Sunday, August 14, 2011

Politics of Economics

Inflation, it is said, is the bane of the common man today. Inflation is basically the incremental amount you need to pay to procure the same set of goods and services that you would have procured cheaper say a year, two years or even a decade earlier. Political parties, especially in the opposition too are experiencing inflation - albeit of a different kind. With the same formula and effort of the last decade, they find that their returns are diminishing; their space is shrinking. The driver of this new inflation is the Congress leadership team, which is silently changing the rules of the game.

Since India's economic liberalisation began in 1991 the social segment that has seen the greatest opportunity for growth is the lower middle class and the middle class. Their dynamic growth has meant that this segment has a continuously growing and changing list of aspirations. This class is the bhadralok that influences the opinion of many vocal sections of the society. V.P. Singh had cast his charm on them in the late 80s and the BJP in the 90s. The combine of Manmohan Singh and Sonia Gandhi has attempted to neutralise this phenomenon with a conscious effort to reconvert this nomadic tribe of voters to the Congress fold.

The 2009 election threw a decisive verdict in favour of the Congress led-UPA. The undercurrent was however to return to one of the old governing principles of Indian democracy - a strong Centre led by a strong centrist party. While our Constitution enshrines the Centre with greater powers, coalition politics in the last one and a half decades ensured that ruling parties at the Centre left many crucial portfolios and policy making roles to regional allies, who often did not rise above parochial interests.

The mandate for the BJP in 1998, 1999 was also essentially for a stronger Centre, but the party could not seize the opportunity. On the contrary the party went for a blind pursuit of allies, creating a government with a weak Centre and often surrendering crucial portfolios to its allies. A Congress party with only 145 seats in '04 ensured that the defence minister was from their party, while the BJP with 182 seats in '98 and '99 could not do so. The pursuit of power thus sometimes dilutes a focus on policy and governance that a strong Centre can give.

The Sonia-Manmohan combine has attempted to solve this dichotomy by uncoupling the process of creating a stable party and government and the process of creating a policy environment. Sonia and Rahul Gandhi focused exclusively on strengthening the party apparatus while the administration has been left to a policy-driven management which used the growing clout of the party to shape decisions. The BJP did the opposite; it used its growing power to attract allies that impacted its base and did not find means to increase its hold over policy-making.

An ability to enforce policy consensus while strengthening the party organisation is a combination that can prove lethal for any opposition. While the Congress does have a focus on Bharat Nirman, the fact is that in an economy where the share of agriculture is shrinking, the party has turned its attention to urban and semi-urban population of India. The two ministries that directly impact the growing urban and semi urban population are the Urban Development Ministry and the Human Resources Development Ministry. Both have made the right noises since the government came to power. Replacing old pipelines, providing new sleek buses, providing assistance for building flyovers, creating new universities and scrapping board examinations are some of those. The new year will see a whole host of measures such as the new tax code, converting the bill for Equal opportunities Commission into legislation and the possible passage of the judicial accountability bill. Several initiatives taken by the government such as the unique identity mission will have long-term impacts and help the ruling party strengthen its hold over the urban and rural poor alike. The Food Security bill is another example.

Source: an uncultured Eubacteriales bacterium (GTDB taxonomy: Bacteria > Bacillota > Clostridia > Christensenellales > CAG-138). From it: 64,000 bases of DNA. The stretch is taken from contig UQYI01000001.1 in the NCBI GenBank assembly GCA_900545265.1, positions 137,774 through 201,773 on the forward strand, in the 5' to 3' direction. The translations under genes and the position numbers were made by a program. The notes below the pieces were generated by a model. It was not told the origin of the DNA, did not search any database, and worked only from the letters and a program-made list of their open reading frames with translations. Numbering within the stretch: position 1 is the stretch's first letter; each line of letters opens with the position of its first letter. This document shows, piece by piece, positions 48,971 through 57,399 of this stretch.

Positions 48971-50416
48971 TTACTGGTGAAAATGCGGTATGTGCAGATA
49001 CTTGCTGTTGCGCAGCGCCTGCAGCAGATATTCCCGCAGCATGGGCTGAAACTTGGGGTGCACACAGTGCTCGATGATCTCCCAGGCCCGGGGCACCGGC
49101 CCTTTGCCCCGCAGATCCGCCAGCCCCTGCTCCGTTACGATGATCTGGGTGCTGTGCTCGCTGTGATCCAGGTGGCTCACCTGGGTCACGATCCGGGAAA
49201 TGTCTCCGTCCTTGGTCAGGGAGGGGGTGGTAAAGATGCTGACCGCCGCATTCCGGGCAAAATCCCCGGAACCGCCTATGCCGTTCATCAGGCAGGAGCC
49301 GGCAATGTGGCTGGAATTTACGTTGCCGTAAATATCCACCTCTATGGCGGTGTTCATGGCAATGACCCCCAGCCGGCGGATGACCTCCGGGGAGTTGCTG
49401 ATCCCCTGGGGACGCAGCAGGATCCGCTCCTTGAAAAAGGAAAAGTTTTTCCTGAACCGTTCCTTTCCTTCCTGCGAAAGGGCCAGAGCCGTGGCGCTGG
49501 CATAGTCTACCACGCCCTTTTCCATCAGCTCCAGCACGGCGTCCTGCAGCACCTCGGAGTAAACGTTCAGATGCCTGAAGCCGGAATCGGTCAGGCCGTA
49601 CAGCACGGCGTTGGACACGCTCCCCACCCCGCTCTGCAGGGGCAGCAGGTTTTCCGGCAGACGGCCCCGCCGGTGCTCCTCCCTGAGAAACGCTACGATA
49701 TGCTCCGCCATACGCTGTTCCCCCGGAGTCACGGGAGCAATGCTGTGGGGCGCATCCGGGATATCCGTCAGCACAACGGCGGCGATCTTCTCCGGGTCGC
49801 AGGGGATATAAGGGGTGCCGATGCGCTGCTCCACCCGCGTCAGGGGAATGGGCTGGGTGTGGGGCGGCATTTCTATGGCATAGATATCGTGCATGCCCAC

Politically the Bihar election is expected to help the Congress party consolidate its position as a kingmaker. The party came third in several seats in the recently concluded by polls in Bihar. Importantly, many backward class leaders of smaller parties like the LJP joined the party strengthening it further. This would enable the Congress party to cross into a respectable 20 to 30-seat tally from the current single digit score. With greater numbers on its side the Congress party could look to wean the JD (U) from the NDA and whittle the size of the NDA further. The Congress party is likely to work hard towards strengthening its position in the state of Tamil Nadu - the Youth Congress saw its enrolment drive lead to an all time high number of 13 lakh new enrolments. This is another state where the Congress will drive a tough bargain with an existing ally.

In the '90s, P.V. Narasimha Rao presided over a declining Congress and that offered ready space for a host of opposition parties. Now, they will have to battle hard for that very space. Inflation! 

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